Friday, 26 June 2015

Pear and Ginger Chutney

From the genus 'Pyrus', the same family as the rose, comes this hugely adaptable and delicious fruit - the pear. Each and every variety having their own special uses. They are low GI, average less than 60 calories and dentists prefer them to apples, (less acid). If you want to know more, check out this great Australian Pear web site.

After buying quite a few locally grown pears and finding my chutney shelf pretty empty, I thought it was time to get out the jam pot.  Sweet, gooey and dripping in a dark spiced syrup was the result of two and a half hours of cooking up a mixture of pears, dried fruit and spices. If you were to close your eyes and just take in the aroma you might find yourself on a magic carpet drifting over the Middle East and the souks of Dubai or Iran.

This chutney has all the ingredients for something very special and believe me in earlier years it would have been deemed so precious, people would have traded it as currency! I'm thinking I could eat it by itself on a piece of fresh bread or served with a delicious cheese platter. Needless to say, once you have tasted it I am sure you will have your own ideas on how to serve it.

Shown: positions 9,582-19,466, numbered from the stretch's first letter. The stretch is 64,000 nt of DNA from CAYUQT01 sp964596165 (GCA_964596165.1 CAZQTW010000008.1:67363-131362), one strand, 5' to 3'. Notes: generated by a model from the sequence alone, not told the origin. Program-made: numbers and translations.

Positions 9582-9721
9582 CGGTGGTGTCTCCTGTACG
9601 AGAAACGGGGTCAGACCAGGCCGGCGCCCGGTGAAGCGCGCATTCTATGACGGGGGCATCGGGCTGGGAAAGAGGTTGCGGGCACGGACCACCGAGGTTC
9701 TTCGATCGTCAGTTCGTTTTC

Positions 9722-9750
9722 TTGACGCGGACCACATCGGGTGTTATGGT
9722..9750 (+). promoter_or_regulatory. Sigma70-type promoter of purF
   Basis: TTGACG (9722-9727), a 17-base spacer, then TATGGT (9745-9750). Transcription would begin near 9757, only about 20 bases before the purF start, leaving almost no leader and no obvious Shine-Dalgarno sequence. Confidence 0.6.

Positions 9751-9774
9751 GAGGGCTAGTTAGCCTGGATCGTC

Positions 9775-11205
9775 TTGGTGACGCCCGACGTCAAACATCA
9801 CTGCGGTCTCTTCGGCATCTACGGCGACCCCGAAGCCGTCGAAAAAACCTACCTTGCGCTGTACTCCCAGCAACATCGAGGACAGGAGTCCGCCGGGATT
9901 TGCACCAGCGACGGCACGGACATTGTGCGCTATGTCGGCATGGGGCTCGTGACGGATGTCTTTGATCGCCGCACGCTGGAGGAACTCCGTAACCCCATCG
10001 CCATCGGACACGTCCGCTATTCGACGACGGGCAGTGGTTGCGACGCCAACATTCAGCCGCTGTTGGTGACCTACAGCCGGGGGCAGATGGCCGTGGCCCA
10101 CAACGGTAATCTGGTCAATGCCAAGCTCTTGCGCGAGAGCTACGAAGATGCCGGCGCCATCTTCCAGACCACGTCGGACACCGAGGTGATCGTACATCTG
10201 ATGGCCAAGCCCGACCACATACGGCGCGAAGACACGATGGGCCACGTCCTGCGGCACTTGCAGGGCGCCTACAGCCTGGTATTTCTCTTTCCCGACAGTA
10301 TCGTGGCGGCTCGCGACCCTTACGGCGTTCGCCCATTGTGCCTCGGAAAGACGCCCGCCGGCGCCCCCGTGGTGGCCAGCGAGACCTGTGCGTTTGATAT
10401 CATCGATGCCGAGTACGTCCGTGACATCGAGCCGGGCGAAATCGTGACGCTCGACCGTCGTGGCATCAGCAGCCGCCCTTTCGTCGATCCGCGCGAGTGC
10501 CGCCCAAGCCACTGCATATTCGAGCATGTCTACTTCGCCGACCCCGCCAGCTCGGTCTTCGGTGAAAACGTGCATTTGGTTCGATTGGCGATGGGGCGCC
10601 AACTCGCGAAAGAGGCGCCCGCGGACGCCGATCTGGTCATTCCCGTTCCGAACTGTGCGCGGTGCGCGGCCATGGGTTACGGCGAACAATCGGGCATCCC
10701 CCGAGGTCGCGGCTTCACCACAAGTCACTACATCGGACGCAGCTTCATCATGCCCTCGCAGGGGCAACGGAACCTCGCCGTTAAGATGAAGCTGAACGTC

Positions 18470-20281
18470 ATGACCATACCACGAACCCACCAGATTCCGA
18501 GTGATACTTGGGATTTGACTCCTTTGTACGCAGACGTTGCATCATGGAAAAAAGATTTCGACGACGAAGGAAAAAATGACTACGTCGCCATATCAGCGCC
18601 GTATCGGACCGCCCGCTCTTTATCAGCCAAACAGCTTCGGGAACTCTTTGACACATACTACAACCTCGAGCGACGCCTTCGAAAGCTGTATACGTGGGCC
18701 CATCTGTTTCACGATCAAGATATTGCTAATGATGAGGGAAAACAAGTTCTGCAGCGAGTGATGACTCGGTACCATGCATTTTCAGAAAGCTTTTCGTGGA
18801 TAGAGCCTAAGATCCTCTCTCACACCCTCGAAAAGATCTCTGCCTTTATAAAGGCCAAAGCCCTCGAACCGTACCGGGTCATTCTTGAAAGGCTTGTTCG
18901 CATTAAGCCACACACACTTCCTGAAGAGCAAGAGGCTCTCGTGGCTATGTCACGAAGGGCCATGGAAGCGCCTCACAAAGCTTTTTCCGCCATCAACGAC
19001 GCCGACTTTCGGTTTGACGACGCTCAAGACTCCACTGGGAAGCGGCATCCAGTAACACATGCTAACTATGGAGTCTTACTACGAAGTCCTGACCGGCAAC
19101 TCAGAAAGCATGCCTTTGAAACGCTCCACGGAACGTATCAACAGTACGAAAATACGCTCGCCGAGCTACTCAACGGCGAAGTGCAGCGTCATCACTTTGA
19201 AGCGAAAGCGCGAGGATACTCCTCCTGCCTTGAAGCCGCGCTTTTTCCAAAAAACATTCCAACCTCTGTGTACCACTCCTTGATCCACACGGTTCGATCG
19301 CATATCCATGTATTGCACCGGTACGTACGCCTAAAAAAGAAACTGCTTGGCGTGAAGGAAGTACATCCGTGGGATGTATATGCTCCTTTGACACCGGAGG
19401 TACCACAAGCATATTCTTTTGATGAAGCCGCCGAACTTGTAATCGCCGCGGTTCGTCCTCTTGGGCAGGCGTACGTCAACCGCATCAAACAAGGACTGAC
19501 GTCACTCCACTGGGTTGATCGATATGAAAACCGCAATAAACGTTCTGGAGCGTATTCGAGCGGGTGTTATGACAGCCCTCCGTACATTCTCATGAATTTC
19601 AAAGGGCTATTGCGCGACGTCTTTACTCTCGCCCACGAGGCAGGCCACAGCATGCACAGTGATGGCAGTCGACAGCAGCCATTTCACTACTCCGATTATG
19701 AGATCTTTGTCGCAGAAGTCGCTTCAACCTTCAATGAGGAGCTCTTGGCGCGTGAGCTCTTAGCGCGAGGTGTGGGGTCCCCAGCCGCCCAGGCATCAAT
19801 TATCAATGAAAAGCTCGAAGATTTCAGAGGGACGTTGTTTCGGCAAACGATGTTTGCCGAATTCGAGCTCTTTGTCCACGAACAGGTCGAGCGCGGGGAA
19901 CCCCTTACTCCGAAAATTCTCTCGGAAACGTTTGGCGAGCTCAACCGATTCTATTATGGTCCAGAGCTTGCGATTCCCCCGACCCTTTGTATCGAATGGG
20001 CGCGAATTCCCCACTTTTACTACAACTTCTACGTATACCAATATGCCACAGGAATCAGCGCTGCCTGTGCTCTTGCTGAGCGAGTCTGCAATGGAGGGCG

Pear and Ginger Chutney


2.5 kilos pears peeled and chopped
½ cup green pepper, chopped
1.5 cup raisins or sultanas
4 cups sugar
1 cup crystallised ginger, chopped
2 cups vinegar - I used a mix of malt and white wine vinegar
½ teaspoon each salt, cloves, and allspice
2 cinnamon sticks

Mix all the ingredients together and simmer uncovered for around 2 - 3 hours on a very low heat. The mixture should be dark brown, thick and very syrupy.
 This dish is quite sweet and teems very well with cheese. The sweetness of the syrup is  cut by the spices and the tartness of the vinegar.
Once the chutney has cooled a little, remove the cinnamon sticks and bottle as for jam. (See my post on Cherry Jam for instructions on).

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